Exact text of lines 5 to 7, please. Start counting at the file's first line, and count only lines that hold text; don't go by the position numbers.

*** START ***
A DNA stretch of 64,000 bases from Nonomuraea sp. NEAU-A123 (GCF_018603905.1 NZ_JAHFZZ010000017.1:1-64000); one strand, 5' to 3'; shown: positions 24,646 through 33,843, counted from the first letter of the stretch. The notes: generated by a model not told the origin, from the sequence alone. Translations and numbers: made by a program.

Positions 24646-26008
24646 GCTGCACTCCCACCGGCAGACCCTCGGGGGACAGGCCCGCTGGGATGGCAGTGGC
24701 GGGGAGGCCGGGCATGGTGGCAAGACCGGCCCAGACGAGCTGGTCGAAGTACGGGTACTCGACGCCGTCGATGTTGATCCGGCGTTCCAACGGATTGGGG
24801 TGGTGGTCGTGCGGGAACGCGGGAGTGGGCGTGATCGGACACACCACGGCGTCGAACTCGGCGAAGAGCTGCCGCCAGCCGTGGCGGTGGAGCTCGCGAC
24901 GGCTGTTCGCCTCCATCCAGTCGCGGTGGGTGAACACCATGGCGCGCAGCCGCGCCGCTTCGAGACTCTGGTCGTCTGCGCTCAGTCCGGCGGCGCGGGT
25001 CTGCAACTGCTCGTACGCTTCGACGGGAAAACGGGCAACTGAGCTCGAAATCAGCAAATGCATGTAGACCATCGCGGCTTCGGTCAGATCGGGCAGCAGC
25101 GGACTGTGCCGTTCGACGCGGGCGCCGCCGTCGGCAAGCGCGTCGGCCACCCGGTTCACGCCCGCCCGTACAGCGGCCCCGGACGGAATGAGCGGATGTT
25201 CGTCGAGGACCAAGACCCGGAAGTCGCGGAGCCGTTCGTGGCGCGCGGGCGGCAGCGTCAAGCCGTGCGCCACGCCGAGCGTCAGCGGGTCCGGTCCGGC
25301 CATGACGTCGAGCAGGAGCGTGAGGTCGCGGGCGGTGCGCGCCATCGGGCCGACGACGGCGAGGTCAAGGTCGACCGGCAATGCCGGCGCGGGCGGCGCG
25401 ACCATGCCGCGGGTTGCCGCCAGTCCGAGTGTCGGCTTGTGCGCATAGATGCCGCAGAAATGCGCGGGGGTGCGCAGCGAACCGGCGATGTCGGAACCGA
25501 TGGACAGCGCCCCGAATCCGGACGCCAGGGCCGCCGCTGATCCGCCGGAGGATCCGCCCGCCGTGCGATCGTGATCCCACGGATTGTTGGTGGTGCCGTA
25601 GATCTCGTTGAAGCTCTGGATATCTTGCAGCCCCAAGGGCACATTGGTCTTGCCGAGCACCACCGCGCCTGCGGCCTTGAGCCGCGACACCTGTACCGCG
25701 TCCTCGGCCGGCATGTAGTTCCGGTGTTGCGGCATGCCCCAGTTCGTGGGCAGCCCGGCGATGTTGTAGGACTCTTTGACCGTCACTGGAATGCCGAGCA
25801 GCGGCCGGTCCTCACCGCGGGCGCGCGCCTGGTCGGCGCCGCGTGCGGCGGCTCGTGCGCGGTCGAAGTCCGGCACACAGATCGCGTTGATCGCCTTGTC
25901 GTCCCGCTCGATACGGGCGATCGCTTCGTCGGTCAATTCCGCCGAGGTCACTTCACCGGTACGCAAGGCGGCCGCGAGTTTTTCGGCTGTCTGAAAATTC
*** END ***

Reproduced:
24801 TGGTGGTCGTGCGGGAACGCGGGAGTGGGCGTGATCGGACACACCACGGCGTCGAACTCGGCGAAGAGCTGCCGCCAGCCGTGGCGGTGGAGCTCGCGAC
24901 GGCTGTTCGCCTCCATCCAGTCGCGGTGGGTGAACACCATGGCGCGCAGCCGCGCCGCTTCGAGACTCTGGTCGTCTGCGCTCAGTCCGGCGGCGCGGGT
25001 CTGCAACTGCTCGTACGCTTCGACGGGAAAACGGGCAACTGAGCTCGAAATCAGCAAATGCATGTAGACCATCGCGGCTTCGGTCAGATCGGGCAGCAGC